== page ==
However, once again Stravinsky is ‘re-composing’ these elements, in order to successfully communicate W.H. Auden’s libretto, which has been described by Geoffrey Chew as “one of the most complex and ‘literary’ of the whole repertory.” (Geoffrey Chew 1993, p239) The most striking aspect of this setting is how Stravinsky makes reference to such a vast range of different composers, with the Monteverdi-like overture, the baroque style ritornellos, and classical arias replete with “Mozart-like turns and appoggiaturas.” (Donald Jay Grout and Claude V. Palisca 1998, p841.) The combination of all these different styles into one work adapted with Stravinsky’s typical stylistic modifications produced a unique piece of music, brimming with a multitude of layers. Different composers are used to invoke different moments of the story, and there is also a degree of wit and satire once again to take into consideration. This perfectly complements Auden’s multi-layered libretto, itself a period piece that both pays homage to and satirizes its sources. As Stephen Walsh put it, “By combining all these different traditions in one opera, Auden and Stravinsky were not so much re-creating classical opera in a modern image as using a variety of historically connected ideas as co-ordinates for plotting an essentially modern line of thought.” (Stephen Walsh quoted by Jonathan Cross 1998, p13)
Stravinsky’s neoclassical pieces were highly influential at the time and still are today. During a period when radicalism and experimentation in art were the be all and end all, Stravinsky’s neoclassicism demonstrated the value and continued relevance of the art of the past. It also demonstrated how elements of earlier composition can be successfully utilized in order to create new, multi-layered pieces of work. As Jonathan Cross puts it, “by placing familiar objects in new contexts, he enables us to see them in new ways.” (Jonathan Cross 1998, p13) This influence of Stravinsky’s neoclassicism was soon apparent among his contemporaries, and as Joseph Strauss clarifies, “We are becoming increasingly aware of the common structures that underlie the obvious stylistic diversity of Schoenberg, Webern, Berg, Stravinsky, and Bartok.” (Strauss 1990, p3) And there is no doubt that composers today have been influenced by Stravinsky’s neoclassical approach. Many modern day composers seek influence from all different periods of the past, combining elements from completely contrasting styles with their own postmodern compositional sensibilities, as Stravinsky originally demonstrated was possible. This can be seen with the modern day use of archaic forms such as the suite, the passacaglia, or plainchant; the revival and exploration of older instruments such as the harpsichord, the viol or lute, with new styles and techniques; the revived interest in tonality, and also the frequent composition for smaller, more classically sized orchestras and ensembles. Compositional features such as these are constantly used in new and inventive ways to create groundbreaking modern works.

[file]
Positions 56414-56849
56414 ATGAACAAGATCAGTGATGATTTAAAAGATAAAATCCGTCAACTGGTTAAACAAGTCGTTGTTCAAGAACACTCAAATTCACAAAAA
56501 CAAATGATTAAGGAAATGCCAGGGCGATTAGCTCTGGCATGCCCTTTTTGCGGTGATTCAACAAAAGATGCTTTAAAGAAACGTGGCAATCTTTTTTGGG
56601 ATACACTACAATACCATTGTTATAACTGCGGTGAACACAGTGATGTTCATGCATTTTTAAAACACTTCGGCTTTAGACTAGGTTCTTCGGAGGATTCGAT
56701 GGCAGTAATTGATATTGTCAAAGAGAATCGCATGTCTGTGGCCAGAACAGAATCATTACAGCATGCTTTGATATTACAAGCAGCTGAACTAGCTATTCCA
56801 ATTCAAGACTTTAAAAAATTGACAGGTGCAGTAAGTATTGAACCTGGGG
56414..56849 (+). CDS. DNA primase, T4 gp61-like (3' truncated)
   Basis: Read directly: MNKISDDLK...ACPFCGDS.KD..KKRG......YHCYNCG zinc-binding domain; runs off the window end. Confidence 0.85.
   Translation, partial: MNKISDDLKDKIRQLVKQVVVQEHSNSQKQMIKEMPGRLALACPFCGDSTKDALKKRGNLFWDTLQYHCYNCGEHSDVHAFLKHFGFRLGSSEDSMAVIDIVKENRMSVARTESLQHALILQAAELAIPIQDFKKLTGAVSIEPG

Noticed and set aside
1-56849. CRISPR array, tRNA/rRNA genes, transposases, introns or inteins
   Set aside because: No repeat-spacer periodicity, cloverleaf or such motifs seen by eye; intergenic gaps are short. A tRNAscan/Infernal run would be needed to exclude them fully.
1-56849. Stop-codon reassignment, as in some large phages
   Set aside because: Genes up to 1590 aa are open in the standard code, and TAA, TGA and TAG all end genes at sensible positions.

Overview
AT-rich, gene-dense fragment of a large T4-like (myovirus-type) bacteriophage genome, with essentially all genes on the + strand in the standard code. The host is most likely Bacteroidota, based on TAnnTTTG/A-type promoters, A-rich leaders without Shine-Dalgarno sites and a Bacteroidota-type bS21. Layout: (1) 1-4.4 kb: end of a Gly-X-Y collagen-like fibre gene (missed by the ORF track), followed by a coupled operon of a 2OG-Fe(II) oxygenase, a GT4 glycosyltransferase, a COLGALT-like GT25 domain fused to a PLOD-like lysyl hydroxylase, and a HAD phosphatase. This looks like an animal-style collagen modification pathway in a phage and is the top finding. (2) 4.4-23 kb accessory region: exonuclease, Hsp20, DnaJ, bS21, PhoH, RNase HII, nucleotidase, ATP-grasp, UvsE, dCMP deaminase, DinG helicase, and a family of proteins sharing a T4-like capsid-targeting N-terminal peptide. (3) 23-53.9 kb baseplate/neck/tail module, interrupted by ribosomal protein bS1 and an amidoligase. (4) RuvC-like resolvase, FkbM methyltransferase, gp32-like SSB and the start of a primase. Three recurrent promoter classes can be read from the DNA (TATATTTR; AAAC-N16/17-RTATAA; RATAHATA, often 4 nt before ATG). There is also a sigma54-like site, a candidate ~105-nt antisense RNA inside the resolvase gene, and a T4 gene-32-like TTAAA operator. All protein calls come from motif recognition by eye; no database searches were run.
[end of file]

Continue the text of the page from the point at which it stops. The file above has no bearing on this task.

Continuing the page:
Chandler Carter, (1997) “Stravinsky’s “Special Sense”: The Rhetorical Use of Tonality in “The Rake’s Progress” Music Theory Spectrum 19, p55-80
Geoffrey Chew, (1993) “Pastoral and neoclassicism: A reinterpretation of Auden’s and Stravinsky’s Rake’s Progress” Cambridge Opera Journal 5, 3, 239-263
Jonathan Cross, (1998) The Stravinsky Legacy, CUP
Donald Jay Grout and Claude V. Palisca, (1998) A History of Western Music: Fourth Edition, J. M. Dent and Sons Ltd
Joseph Straus, (1990) Remaking the Past, Harvard University Press
Igor Stravinsky and Robert Craft, (1962) Expositions and Developments, Faber